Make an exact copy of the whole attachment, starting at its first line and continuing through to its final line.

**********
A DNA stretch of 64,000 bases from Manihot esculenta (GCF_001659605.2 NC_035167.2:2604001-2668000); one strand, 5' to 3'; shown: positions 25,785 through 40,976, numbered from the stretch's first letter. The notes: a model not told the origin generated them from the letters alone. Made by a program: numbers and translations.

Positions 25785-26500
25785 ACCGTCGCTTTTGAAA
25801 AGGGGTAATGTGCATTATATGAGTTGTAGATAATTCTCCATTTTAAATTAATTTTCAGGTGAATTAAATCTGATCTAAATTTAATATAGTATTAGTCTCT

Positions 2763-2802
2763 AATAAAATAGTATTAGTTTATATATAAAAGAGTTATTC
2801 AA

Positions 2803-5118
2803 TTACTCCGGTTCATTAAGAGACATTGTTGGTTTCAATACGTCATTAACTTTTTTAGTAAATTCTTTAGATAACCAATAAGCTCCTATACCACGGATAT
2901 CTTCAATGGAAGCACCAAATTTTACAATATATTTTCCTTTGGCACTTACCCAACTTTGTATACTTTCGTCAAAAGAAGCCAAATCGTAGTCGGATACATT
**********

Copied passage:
A DNA stretch of 64,000 bases from Manihot esculenta (GCF_001659605.2 NC_035167.2:2604001-2668000); one strand, 5' to 3'; shown: positions 25,785 through 40,976, numbered from the stretch's first letter. The notes: a model not told the origin generated them from the letters alone. Made by a program: numbers and translations.

Positions 25785-26500
25785 ACCGTCGCTTTTGAAA
25801 AGGGGTAATGTGCATTATATGAGTTGTAGATAATTCTCCATTTTAAATTAATTTTCAGGTGAATTAAATCTGATCTAAATTTAATATAGTATTAGTCTCT

Positions 2763-2802
2763 AATAAAATAGTATTAGTTTATATATAAAAGAGTTATTC
2801 AA

Positions 2803-5118
2803 TTACTCCGGTTCATTAAGAGACATTGTTGGTTTCAATACGTCATTAACTTTTTTAGTAAATTCTTTAGATAACCAATAAGCTCCTATACCACGGATAT
2901 CTTCAATGGAAGCACCAAATTTTACAATATATTTTCCTTTGGCACTTACCCAACTTTGTATACTTTCGTCAAAAGAAGCCAAATCGTAGTCGGATACATT